Bengaluru: Amnesty International India today blamed governments for more than two thirds of prisoners in the country being undertrials and advocated strict enforcement of existing laws and policies to ensure their rights.
Successive governments have acknowledged the problem of ‘excessive’ undertrial detention but have not done enough to address it, Amnesty said here.
This was stated in a briefing titled Justice Under Trial: A Study of Pre-trial Detention in India on the state of undertrials and pre-trial detainees in India, released at an event.
It said the country has one of the highest undertrial populations in the world with 67% of prisoners as of December 2015 being undertrials.
Blaming governments at both the state and the Centre for this, it said unless existing laws and policies were strictly enforced and the legal aid system was reformed, the rights of thousands of undertrials would remain at risk.
India’s undertrial population was estimated to be the 18th highest in the world and the third highest in Asia.
Amnesty said the country’s undertrial population has a disproportionate number of Muslims, Dalits and Adivasis, compared to their share in the overall population, while 29% of undertrials were not formally literate.
To assess the effectiveness of various legal safeguards to prevent excessive undertrial detention, between 2014 and 2016, Amnesty International India said it filed nearly 3,000 Right to Information (RTI) applications with every district and central prison in the country and various state government departments.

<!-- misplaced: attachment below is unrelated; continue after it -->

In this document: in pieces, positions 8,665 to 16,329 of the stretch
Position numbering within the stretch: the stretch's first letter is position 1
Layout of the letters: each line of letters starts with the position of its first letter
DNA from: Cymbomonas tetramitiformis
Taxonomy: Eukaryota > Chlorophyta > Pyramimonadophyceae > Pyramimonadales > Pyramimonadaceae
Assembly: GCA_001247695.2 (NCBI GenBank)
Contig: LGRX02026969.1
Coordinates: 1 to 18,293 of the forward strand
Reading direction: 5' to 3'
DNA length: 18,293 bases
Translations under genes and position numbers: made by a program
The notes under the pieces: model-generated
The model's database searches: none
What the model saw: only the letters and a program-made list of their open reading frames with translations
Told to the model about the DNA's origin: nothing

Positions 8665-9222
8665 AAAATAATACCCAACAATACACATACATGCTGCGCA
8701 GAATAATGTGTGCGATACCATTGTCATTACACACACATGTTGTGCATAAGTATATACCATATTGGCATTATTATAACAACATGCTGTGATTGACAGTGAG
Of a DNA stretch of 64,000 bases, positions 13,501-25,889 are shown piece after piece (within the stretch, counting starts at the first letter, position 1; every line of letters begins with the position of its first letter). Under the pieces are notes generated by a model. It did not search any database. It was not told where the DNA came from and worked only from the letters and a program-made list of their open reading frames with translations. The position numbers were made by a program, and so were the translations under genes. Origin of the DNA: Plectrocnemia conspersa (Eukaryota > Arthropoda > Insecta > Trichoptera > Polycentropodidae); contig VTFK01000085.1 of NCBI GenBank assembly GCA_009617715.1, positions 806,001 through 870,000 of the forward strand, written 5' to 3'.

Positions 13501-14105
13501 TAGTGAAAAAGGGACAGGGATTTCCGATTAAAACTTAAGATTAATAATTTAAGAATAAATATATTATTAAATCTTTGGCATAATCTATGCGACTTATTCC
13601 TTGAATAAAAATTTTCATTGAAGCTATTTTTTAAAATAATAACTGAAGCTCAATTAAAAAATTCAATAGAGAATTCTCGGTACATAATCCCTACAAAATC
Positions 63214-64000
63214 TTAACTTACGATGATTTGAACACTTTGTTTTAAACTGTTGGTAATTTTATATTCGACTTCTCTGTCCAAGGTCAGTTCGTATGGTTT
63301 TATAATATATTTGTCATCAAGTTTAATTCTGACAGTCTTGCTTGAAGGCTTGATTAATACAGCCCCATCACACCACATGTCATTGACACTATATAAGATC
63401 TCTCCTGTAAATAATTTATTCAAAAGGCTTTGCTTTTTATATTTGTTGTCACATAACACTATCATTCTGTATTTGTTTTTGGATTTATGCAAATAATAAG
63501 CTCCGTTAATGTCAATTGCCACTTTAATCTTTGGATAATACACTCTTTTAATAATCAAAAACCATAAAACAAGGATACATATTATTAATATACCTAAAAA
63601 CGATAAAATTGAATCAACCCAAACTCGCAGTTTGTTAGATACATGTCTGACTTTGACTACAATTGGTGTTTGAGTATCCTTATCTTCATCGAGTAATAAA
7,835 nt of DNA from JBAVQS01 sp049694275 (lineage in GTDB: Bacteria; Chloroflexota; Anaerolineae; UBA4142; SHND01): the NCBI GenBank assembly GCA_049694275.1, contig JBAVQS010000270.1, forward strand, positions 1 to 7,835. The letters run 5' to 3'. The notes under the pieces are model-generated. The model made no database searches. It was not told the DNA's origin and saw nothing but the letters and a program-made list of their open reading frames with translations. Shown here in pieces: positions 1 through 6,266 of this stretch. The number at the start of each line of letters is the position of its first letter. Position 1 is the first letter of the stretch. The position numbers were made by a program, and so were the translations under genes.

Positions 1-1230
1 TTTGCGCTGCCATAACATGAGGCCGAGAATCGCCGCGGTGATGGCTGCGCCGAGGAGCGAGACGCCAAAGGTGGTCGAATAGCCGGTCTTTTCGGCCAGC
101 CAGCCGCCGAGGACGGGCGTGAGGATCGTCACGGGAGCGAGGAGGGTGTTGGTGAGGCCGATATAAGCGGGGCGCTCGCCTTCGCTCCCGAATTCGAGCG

It said while several prisons did not respond to the RTI queries, responses from those did reveal major failures in the treatment of undertrials by the criminal justice system.
Noting that safeguards under law to protect undertrials were regularly ignored across the country, the briefing said few prisons appear to know how to accurately determine which undertrials were eligible for release under section 436A of CrPC, which lays out maximum period for which an under trial prisoner can be detained.
Legal aid lawyers not visiting prisons regularly, shortage of police escorts leading to thousands of undertrials not being produced in court for their hearings (effectively prolonging their detentions) and Home Ministry guidelines being virtually ignored by many prisons were among “the findings” that have been highlighted in the briefing.
Pointing at the shortage of police escorts to take undertrials to court for their hearings, it said between September 2014 and February 2015, in over 1,10,000 instances, undertrials were not produced for their hearings in court either in person or through video-conferencing facilities.
This in effect hampered their right to trial within a reasonable time.
In most states, legal aid lawyers visited prisons less than once a month, it said, adding that many states have relatively few legal aid lawyers, compared to their undertrial populations.
The briefing also makes several recommendations to authorities at both central and state levels, including standardisation of the remuneration paid to legal aid lawyers across India, establishment of a database to alert prison authorities about undertrials eligible for release.
It also calls for strengthening of the monitoring of legal aid lawyers’ effectiveness, and creation of a separate reserve of police personnel dedicated to providing escorts for undertrials to be taken to court.